The paintings on the walls of Olive’s new house can’t be taken off the walls. That’s not the only weird thing about this house, but Olive discovers that she can go into the paintings by wearing an old pair of spectacles. As she soon discovers, there are some forces at work in the house whose dangerous plans could affect her and her family if they aren’t stopped. She’ll have to take all the help she can get to figure out how to stop them.
If you follow my Instagram, you know that this book absolutely terrified me as a kid. Reading it now – and all the way through – I can definitely appreciate this book a lot more. The author perfectly captured the feeling of knowing something is about to go wrong without really having any evidence to back you up. I probably spent 90% of this book in apprehension. Olive knows so little that every occurrence feels like it could go wrong. Once you’re far enough in, the pace doesn’t let up until the very end.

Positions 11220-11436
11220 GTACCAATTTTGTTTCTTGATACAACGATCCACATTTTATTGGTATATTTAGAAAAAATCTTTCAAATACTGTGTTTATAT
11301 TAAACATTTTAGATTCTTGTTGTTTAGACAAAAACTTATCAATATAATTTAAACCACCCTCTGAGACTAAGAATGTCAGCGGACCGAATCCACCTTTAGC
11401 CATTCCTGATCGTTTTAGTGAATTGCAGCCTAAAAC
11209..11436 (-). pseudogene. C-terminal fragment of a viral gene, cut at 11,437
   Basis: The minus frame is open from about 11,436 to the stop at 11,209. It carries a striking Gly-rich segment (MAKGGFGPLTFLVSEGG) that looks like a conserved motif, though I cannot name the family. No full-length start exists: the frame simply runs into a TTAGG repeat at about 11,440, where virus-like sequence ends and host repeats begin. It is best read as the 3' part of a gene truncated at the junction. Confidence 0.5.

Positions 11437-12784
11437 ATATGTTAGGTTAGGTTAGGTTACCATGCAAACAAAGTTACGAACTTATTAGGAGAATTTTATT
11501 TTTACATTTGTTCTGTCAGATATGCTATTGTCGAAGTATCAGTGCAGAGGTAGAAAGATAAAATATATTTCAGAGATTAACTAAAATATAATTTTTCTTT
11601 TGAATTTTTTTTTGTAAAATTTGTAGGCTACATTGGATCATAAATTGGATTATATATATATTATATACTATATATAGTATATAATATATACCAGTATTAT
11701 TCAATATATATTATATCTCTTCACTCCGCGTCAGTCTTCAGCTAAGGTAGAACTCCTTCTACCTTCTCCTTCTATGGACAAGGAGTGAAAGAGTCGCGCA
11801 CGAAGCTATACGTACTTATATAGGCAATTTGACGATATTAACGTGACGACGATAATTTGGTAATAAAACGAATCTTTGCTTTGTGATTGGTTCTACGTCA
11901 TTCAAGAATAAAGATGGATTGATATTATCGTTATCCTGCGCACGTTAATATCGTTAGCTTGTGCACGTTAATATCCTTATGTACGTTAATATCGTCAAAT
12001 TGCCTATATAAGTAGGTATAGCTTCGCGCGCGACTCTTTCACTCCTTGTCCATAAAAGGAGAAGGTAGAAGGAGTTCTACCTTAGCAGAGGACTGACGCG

As a reader, I find books like this difficult at times. It’s easy for it to feel like the characters are uninformed because they simply aren’t paying attention. In this book, though, Olive is uninformed simply because gaining any kind of information is completely out of her hands. There are forces at work that prevent her from understanding the full picture. In the end, it’s that much more satisfying to learn what is really going on. The Books of Elsewhere: The Shadows really is a fantastic read for this time of year.
Yours in love and literature, Page.
Content warning(s): death, violence
Thanks for reading! Check out my Instagram (@page.turner.omnibus) to see what I’ll be reviewing next!